Hoplocypode occidentalis (Stimpson, 1860) 

On the sandy beach habitat of Pacific Panama, Ocypode occidentalis constituted 2.11% of the decapod individuals.
"Generally, the upper beach zone of South American sandy beaches is dominated by a low number of species. Cirolanid isopods (e.g. Excirolana braziliensis) are often encountered (DEXTER, 1974; BOCANEGRA et al., 1985), together with large numbers of air-breathing ghost crabs (Ocypode occidentalis)."
In intertidal zones of islands off the coast of Sinaloa, Mexico, Ocypode occidentalis was the 36th most abundant decapod of the 57 species. It constituted 0.16% of the decapod individuals, based on a non-rigorous sampling protocol. It was present at 5 of 14 sampling sites. The survey results can be found in the pdf linked to this species entitled Arzola-Gonzales_datatable.
Ocypode occidentalis "exhibit mimicry and are located in the soils of sandy beaches."
"HABITAT: Sandy surge-beaten beaches; sandy-silt areas adjacent to rivers where water flow is fairly rapid. ... They are scavengers and their rapid movements when disturbed contribute to their common name, ghost crab.
"If our luck holds, we should find some of the scavenging ghost crabs (Ocypode occidentalis) burrowed above the water line. These crabs emerge from their burrows at night to feed on Sargassum and other jetsam washed ashore (thus exploiting a niche very similar to the one occupied by the numerous talitrid amphipods of temperate shores)."
"Ocypode occidenralis is an omnivorous macroscavenger, emerging at sunset to feed along the drift line or swash zone of the sandy beaches upon which it lives. Other species of Ocypode, however, are microorganic detritus feeders, like fiddler crabs, or predators."
"The larger crabs may reach 150 mm in width. Smaller individuals seem to fall into 35-45 mm and 15-20 mm categories. Larger individuals tend to live higher up on the beach."
"I have found them to be common inhabitants of nearly every stretch of sandy beach in the Gulf, south of Puerto Lobos."
Based on it rarity in the Southern California Bight and Cortezian ecoregions, we assume Hoplocypode occidentalis is rare in the Magdalena Transition Ecoregion.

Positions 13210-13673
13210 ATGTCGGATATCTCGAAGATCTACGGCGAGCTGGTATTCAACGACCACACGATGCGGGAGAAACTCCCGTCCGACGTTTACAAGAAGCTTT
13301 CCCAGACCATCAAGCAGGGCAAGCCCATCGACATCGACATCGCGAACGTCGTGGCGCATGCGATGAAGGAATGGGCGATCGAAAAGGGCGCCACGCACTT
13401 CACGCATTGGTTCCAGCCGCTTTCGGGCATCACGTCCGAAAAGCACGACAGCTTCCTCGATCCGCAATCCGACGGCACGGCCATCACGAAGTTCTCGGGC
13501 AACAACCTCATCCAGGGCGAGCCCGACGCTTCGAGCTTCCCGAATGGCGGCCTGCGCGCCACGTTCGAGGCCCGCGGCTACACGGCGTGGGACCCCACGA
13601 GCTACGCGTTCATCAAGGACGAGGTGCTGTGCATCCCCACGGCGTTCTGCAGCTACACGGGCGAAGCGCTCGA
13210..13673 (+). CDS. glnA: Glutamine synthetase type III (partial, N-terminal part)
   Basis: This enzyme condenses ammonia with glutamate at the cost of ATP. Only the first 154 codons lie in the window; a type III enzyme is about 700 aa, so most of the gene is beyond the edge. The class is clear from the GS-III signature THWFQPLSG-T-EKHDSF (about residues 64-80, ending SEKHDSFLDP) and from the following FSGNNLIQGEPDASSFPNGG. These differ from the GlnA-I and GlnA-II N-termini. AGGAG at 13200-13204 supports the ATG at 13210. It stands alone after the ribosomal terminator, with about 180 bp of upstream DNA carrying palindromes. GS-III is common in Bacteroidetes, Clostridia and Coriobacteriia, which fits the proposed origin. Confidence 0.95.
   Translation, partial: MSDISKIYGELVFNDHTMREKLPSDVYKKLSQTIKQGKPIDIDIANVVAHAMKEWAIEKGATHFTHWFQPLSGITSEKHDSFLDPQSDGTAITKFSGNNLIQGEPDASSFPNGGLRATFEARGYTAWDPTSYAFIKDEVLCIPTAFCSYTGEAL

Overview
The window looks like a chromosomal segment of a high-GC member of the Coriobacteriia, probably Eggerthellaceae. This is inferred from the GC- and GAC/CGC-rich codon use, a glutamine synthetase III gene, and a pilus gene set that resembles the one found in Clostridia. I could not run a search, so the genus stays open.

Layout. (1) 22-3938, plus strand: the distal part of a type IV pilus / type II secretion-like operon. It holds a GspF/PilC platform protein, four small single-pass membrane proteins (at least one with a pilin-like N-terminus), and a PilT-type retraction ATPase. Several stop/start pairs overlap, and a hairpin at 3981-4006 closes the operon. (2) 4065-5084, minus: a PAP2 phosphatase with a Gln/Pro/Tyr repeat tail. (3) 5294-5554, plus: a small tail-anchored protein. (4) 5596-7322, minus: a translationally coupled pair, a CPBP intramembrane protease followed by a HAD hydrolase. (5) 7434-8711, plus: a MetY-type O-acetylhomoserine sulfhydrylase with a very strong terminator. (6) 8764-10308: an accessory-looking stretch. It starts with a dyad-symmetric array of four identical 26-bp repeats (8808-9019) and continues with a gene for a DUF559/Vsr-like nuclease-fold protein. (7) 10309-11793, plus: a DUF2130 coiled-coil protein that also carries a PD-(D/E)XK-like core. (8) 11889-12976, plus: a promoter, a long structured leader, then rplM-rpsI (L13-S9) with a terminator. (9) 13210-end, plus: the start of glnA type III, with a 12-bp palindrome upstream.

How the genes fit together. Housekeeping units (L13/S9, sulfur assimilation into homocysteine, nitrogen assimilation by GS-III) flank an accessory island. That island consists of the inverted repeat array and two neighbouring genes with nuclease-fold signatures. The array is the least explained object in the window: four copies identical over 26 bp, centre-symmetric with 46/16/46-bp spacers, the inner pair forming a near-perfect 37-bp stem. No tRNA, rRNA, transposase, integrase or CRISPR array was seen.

As of March 20, 2014, WoRMS uses Ocypode occidentalis and not Hoplocypode occidentalis.
Ocypode occidentalis is "most universally present" in exposed beaches (Zone 9) on the west coast of tropical America.
GBIF has a record Ocypode occidentalis in the Revillagigedos ecoregion. This record is part of the CNCR/Coleccion Nacional de Crustaceos data set.
"In southern Sinaloa, the ghost crab Ocypode occidentalis is omnipresent, although population density is never very high. It typically makes burrows in the sandy beach (habitat 1) [Unprotected sandy beach extending seawards, all along the estero], and is also occasionally found closer to the inlet area (habitat 10) [Muddy sand banks, unshade, bordering the inlet delta water]. It feeds on decaying fishes and crustaceans and is a devastating predator of eggs of the ridley turtle Lepidochelys olivacea(Eschscholtz) which oviposits in the area (BrisefloDuenas), 1980)."
Ocypode occidentalis is listed as occurring in Todos Santos Bay, west coast of Baja California, which is in the Southern California Bight Ecoregion.
Ocypode occidentalis is found in the supratidal zone.
Ocypode occidentalis is listed as a coastal lagoon/estuarine species.
"The species is known from a large number of localities on the American west coast from Mexico to Peru."
Intertidal sandy substrate and Intertidal pebbles and gravel
In the Gulf of California, "The typical animals found at the water's edge [of sandy beaches], as observed by this author are: Cerithium albonodosum, Bulla gouldiana, Heterodonax, numerous species of Donax, Uca crenulata and Ocypode occidentalis."
"A taxonomic revision of Ocypode Weber, 1795, has resulted in the recognition of a new genus, Hoplocypode containing a single species H. occidentalis (Stimpson, 1860) that is endemic to the East Pacific." Its range is from the Gulf of California to Columbia.
"Based on the characters given in Table 2, all reports of Ocypode occidentalis (= Hoplocypode occidentalis) from Peru are incorrect, because they were made, without exception, on the basis of juvenile O. gaudichaudii."
"Intertidal, sandy beaches and sand flats."
"Hendrickx (1995c: 142) reported O. occidentalis Stimpson, 1860 from Todos Santos Bay, west coast of Baja California. There are no other reports of this species from north of Magdalena Bay, Baja California."